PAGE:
The Bookseller's Disability Issue: 'trade can bring real change'

The Bookseller's Disability Issue: 'trade can bring real change'

The Bookseller's “Disability Issue” is published today, guest-edited by author Claire Wade, co-founder of the Authors with Disabilities & Chronic Illnesses network (ADCI), who has called on the trade to harness its adaptability to bring real change for people with disabilities.

This week's magazine features author Holly Smale on why autistic characters and novelists should no longer be seen as 'niche'; comedian Rosie Jones on her children's series featuring a heroine with cerebral palsy; an analysis by Cat Mitchell of the findings of a survey into how accessible publishing is to those with disabilities; and opinion columns from literary agent Hayley Steed and authors Angela Clarke and Michael Amherst, among others.

In her lead piece, Wade sets out a number of changes the industry can make, writing: “Changing the status quo requires allies, active participants within the industry who see that a more inclusive approach doesn’t just help disabled authors. If we create an industry that empowers everyone to find ways of working, no matter their physical ability, no one has to quit when ill health and disability strike.”

Among the steps suggested is reviewing the number of disabled authors publishers work with, which should be 20% proportionally. Companies should also examine everything from physical access to virtual meeting and events, all forms of communication, websites and online submission processes.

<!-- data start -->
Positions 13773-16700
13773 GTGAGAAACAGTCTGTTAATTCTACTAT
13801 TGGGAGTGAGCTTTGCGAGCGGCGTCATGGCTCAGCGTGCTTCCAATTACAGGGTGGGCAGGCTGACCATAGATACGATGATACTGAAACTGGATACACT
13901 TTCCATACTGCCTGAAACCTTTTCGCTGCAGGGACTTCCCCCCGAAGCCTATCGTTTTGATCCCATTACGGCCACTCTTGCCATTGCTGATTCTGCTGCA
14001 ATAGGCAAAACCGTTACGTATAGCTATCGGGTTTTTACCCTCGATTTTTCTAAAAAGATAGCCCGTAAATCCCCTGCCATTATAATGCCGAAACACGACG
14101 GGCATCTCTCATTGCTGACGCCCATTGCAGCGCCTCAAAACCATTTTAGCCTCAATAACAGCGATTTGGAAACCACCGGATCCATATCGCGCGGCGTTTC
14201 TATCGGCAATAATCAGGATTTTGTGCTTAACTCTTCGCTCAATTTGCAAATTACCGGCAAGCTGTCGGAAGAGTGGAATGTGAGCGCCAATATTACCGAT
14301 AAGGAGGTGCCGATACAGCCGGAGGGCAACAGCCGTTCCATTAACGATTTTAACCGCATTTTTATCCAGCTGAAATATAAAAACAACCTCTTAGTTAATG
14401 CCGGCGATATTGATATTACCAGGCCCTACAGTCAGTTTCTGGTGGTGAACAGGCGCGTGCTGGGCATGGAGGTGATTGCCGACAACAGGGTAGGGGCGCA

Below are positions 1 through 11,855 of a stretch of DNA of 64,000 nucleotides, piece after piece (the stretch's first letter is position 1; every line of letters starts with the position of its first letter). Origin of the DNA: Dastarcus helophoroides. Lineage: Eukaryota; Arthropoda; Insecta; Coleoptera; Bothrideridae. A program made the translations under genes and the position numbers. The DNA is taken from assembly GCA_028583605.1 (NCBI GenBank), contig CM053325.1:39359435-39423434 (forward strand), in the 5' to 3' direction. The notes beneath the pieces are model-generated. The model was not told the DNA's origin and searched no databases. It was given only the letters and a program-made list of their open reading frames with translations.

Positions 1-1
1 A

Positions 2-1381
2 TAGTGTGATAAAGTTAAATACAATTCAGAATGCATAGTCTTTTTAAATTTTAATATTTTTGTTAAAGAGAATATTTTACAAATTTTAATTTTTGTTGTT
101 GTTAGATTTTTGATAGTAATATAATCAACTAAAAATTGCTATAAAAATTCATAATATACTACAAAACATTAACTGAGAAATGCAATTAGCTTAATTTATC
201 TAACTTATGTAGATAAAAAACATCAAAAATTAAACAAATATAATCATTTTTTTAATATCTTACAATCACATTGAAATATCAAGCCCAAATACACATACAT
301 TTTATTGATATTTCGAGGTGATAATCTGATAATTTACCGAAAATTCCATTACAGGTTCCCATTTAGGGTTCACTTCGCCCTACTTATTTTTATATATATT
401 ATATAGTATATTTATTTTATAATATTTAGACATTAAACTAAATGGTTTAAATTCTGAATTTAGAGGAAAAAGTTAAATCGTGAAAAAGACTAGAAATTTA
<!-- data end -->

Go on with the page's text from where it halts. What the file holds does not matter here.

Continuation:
Calling for submissions by disabled authors, supporting disabled staff and creating specialist schemes are all things the trade can do. Wade also suggests using the Fries Test, similar to the Bedchdel Test, to ensure positive disability protrayal. For more details, see the piece by Catherine Miller and Lisette Auton’s article on avoiding disability tropes.

Wade writes: “The publishing industry has taken steps to become more inclusive and as a result we are hearing more diverse voices, learning about different lives and expanding our understanding of the world we share. The publishing industry holds enormous power and therefore must ensure that everyone is represented.”

The Disability Issue also looks at the effectiveness of company disability staff networks while author Frances Ryan shares her experiences of publicising her book, alongside a six-page preview by poet Polly Atkins looking at upcoming titles.

The full issue can be read online here. The cover was illustrated by disabled illustrator and chronic illness activist Ananya Rao-Middleton.